In this article from Linwoods, Jane McClenaghan (BScHons, DipION and BANT registered Nutritional Therapist), discusses the positive impact of flaxseed in your diet to help bowel movement, flare-ups and bowel health. [Sponsored content]
Flaxseed has long been used as a gentle and natural relief for constipation, but we have since discovered that it has a whole host of other benefits for bowel health. Here are six reasons for including flaxseed in your daily diet, with some hot tips to help you get it right.
- Flaxseed for fibre
One of the reasons why flaxseed is so good for our gut is thanks to its high fibre content. A lovely source of both soluble and insoluble fibre, it is a great addition for digestive support. Most of us struggle to get the daily recommended fibre intake of 30g. Flaxseed is a great way to add a big boost of fibre to your diet. Just one tablespoon (a 20g serving ) will hit your diet with 5g of the stuff. (1)
Hot tip no. 1 – add a tablespoon of milled flaxseed to your daily diet. Try it on breakfast, added to soups or baked into healthy muffins or snacks.
- A natural laxative
Flaxseed contains a particular type of fibre that can soften the stool and act as a natural laxative to help relieve constipation. This mucilage fibre forms a gel when combined with water to help keep things soft and moving well (2)
Hot tip no 2. – have a glass of water or herbal tea with any meals containing milled flaxseed to help maximise the beneficial soluble fibre effects.
- Soothes and calms
The mucilage fibre we heard about above is thought to help support and protect the lining of our gut, helping to soothe mucus membranes and reduce irritation.
However, it is recommended that flaxseed is not taken during a flare-up of IBD as this can exacerbate symptoms in some people, so take it easy. (3)
Hot tip no. 3 – start slowly and build up gradually. Start with a teaspoonful of milled flaxseed every other day and build up slowly to see if it works for you.
- Whole, milled or flaxseed oil?
Put it like this – whole flaxseed will come out the way it goes in. It cannot be broken down in our digestive tract, so is of little benefit to digestion. A better way to consume your daily flaxseed is in its milled form. This way the little seed has been cracked open to allow your body to access all the nutrition it contains, including the soluble fibre. Some people take flaxseed oil, but taken this way you will miss out on so much nutrition that flaxseed has to offer.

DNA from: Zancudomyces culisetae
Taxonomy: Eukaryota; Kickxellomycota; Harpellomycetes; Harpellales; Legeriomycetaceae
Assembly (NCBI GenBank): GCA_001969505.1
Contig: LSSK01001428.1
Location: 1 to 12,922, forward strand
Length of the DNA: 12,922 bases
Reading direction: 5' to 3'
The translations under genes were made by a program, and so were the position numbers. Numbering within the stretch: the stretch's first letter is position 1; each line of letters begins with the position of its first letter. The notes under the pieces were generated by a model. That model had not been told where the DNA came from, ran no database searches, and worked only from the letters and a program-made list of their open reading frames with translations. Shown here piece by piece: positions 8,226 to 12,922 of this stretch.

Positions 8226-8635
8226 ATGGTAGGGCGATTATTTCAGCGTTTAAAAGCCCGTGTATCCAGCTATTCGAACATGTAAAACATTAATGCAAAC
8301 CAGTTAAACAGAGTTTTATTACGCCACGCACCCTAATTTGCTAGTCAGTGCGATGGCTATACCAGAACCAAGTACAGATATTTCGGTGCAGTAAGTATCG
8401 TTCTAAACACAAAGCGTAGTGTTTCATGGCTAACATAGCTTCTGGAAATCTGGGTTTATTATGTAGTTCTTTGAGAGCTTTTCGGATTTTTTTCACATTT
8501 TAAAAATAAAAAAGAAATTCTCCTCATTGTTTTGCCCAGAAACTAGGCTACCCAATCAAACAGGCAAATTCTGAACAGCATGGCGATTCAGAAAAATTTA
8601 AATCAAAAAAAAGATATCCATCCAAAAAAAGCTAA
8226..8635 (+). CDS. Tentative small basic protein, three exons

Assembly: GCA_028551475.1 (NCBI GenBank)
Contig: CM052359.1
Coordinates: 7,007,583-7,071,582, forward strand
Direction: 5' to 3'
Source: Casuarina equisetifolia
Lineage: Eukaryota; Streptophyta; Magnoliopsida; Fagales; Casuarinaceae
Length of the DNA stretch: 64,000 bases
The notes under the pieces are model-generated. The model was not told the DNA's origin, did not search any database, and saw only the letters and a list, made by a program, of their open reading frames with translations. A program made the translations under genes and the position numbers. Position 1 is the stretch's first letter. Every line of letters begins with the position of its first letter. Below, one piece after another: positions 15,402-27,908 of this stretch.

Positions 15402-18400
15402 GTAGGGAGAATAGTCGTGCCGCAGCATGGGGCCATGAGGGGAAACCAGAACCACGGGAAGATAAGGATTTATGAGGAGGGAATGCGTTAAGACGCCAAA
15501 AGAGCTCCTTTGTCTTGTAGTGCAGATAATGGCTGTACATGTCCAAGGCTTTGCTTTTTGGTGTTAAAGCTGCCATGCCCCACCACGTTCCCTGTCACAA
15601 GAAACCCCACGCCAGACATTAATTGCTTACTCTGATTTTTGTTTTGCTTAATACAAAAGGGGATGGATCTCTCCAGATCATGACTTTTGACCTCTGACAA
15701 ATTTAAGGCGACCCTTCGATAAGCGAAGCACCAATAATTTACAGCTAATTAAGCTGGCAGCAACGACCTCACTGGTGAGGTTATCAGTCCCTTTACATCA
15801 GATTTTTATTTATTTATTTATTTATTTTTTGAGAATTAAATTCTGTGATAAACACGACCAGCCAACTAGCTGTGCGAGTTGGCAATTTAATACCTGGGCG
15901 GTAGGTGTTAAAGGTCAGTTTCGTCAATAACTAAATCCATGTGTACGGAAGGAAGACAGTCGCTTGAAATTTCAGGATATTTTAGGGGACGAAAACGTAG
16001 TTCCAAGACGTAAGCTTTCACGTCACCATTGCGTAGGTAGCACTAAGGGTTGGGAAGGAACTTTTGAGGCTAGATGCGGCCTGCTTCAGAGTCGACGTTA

Hot tip no. 4 – consume flaxseed in its milled form for optimal benefits.
- Friendly for your microbiome
We have heard all the talk about probiotics and how important these friendly bacteria are for our health, far beyond our digestive tract. Flaxseeds have been shown to help support a healthy balance of the goodies in our gut microbiome, supporting levels of probiotic bacteria like the Lactobacillus species, Bifidobacteria family as well as less well known species like Akkermansia, which is an important bug to help support mucus production for a healthy gut lining. (4,5)
Hot tip no. 5 – add flaxseed to a probiotic yoghurt for a double whammy, you’ll get a prebiotic (flaxseed) and a probiotic in one hit.
- A low FODMAP fibre
If you are following a low FODMAP diet, you might be struggling to get enough fibre. Adding some flaxseed to your diet can help. Just remember to start slowly and build your levels up if you are not used to having flax in your diet.
Hot tip no. 6 – flaxseed crackers are a great addition to a low FODMAP diet and will help increase interest and variety. You’ll find lots of great recipes online here: www.linwoodshealthfoods.com.
Jane McClenaghan BScHons, DipION
BANT registered Nutritional Therapist
- Goyal A, Sharma V, Upadhyay N, Gill S, Sihag M. Flax and flaxseed oil: an ancient medicine & modern functional food. J Food Sci Technol. 2014 Sep;51(9):1633-53. doi: 10.1007/s13197-013-1247-9. Epub 2014 Jan 10. PMID: 25190822; PMCID: PMC4152533
- Palla AH, Gilani AU, Bashir S, Ur Rehman N. Multiple Mechanisms of Flaxseed: Effectiveness in Inflammatory Bowel Disease. Evid Based Complement Alternat Med. 2020 Jul 12;2020:7974835. doi: 10.1155/2020/7974835. PMID: 32765633; PMCID: PMC7374215.
- Brahe LK, et al. Dietary modulation of the gut microbiota – a randomised controlled trial in obese postmenopausal women. Br J Nutr. 2015 Jul 2:1-12
This article from Linwoods is published by Bladder & Bowel UK as part of a promotional agreement.
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